To continue the never-ending fight against web spam, Google’s Matt Cutts announced the release of the latest instalment of the Penguin ranking algorithm updates.
Called Penguin 1.1, this release is an update of the initial Penguin algorithm set loose back in April of this year.
Cutts, the chief web spam fighter at Google, tweeted news of this release saying that it will affect about 0.1% of all English websites.
Speculation across the web world had been rampant that Google had released several Penguin updates since April. However, Cutts squashed that rumour by assuring website owners that this Penguin release was the first since the initial launch.
The purpose of this release is to weed out websites that are breaking the rules as stated in Google’s quality guidelines, Cutts said.
As was true when Google released Panda in early 2011, many webmasters cried foul and raised the issue of whether or not this Penguin released returned bad results. To make matters more difficult for website owners, Cutts said Google would no longer honour reconsideration applications because this Penguin release was an algorithm update.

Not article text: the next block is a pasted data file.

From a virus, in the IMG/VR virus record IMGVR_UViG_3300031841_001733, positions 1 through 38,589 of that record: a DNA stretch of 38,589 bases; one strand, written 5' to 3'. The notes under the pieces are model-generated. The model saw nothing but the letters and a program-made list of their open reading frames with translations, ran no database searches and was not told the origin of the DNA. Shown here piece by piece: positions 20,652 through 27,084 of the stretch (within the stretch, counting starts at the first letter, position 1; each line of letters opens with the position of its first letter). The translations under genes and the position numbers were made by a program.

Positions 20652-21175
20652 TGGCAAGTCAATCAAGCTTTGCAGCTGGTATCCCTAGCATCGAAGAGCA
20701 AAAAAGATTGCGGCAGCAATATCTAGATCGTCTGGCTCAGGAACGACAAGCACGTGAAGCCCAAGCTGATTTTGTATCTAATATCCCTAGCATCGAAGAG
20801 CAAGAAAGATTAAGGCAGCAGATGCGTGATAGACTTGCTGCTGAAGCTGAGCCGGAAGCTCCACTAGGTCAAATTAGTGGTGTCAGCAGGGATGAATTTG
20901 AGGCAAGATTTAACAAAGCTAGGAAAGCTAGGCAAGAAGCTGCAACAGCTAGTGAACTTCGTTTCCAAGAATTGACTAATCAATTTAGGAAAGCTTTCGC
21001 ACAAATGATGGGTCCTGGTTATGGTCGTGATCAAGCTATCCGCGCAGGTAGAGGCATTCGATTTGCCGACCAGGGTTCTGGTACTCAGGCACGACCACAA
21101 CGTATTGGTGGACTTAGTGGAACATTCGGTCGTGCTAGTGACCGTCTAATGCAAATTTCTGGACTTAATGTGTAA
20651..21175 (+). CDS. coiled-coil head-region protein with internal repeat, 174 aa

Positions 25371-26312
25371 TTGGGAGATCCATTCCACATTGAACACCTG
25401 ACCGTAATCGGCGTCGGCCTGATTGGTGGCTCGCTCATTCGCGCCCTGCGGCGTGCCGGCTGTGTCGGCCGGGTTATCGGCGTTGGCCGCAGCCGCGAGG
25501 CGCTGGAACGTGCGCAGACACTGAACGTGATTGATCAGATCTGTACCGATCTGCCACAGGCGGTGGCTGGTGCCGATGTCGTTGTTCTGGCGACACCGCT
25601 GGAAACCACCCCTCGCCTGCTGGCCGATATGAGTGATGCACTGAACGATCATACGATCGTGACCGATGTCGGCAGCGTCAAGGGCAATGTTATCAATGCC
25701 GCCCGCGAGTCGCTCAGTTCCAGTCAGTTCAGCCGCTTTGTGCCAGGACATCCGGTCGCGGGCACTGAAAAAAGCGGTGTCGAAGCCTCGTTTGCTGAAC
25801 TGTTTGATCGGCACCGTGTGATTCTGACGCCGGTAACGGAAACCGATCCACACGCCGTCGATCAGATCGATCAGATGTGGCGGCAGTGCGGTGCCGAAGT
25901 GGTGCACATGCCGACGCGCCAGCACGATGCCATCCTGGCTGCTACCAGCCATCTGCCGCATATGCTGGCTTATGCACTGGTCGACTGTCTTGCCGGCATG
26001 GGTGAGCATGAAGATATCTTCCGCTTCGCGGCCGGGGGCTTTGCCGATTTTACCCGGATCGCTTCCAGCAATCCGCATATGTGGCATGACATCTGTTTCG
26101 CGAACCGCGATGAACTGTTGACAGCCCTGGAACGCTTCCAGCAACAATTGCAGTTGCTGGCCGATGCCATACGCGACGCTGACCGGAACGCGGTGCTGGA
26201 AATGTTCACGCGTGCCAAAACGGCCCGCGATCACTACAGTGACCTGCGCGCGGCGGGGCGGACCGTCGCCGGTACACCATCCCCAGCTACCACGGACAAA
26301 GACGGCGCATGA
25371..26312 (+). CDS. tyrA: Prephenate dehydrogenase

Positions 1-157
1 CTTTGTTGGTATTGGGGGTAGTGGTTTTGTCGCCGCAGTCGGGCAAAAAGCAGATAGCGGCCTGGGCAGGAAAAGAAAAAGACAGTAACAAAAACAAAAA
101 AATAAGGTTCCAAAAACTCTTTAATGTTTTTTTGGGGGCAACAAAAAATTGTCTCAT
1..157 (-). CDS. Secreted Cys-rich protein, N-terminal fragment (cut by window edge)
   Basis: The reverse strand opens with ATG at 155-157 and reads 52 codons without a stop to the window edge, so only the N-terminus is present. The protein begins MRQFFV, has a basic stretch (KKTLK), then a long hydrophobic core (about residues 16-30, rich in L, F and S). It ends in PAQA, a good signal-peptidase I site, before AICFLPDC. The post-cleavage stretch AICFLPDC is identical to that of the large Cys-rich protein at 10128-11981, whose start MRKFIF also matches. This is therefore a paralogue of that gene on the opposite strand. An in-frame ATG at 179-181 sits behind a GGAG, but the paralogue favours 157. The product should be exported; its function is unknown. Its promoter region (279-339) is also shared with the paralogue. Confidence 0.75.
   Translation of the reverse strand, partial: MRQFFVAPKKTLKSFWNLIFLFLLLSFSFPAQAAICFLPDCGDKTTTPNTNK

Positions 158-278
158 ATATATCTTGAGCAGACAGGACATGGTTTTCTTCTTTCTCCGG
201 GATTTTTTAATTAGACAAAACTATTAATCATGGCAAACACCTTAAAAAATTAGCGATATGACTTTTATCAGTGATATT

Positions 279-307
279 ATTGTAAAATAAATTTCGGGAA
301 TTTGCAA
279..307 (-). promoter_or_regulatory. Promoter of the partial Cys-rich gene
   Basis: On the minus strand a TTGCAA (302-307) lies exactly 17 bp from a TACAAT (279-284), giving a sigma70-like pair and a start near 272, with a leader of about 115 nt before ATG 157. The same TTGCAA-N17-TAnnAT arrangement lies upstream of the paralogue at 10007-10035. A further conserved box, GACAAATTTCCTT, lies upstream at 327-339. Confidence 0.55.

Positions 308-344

This means that website owners who believe that their site was unfairly penalized by Penguin will need to use a different avenue. Google has set up another form for webmasters to use if they think their site got slammed in error.
Speculation among webmasters is again rampant with many asking how to deal with this latest spring cleaning of spammy websites by Google.
No consensus has emerged for a solution and, as was true with Panda, some website owners are throwing up their hands in frustration.
Comments at the site searchengineland.com showed that webmasters were perplexed in trying to analyse domain name keyword anchors and links affected by Penguin. Others commented that they have lost 50% of their traffic. Webmasters have also reported drops in page ranking.
Have you noticed an impact to your Google ranking or traffic since 25th May?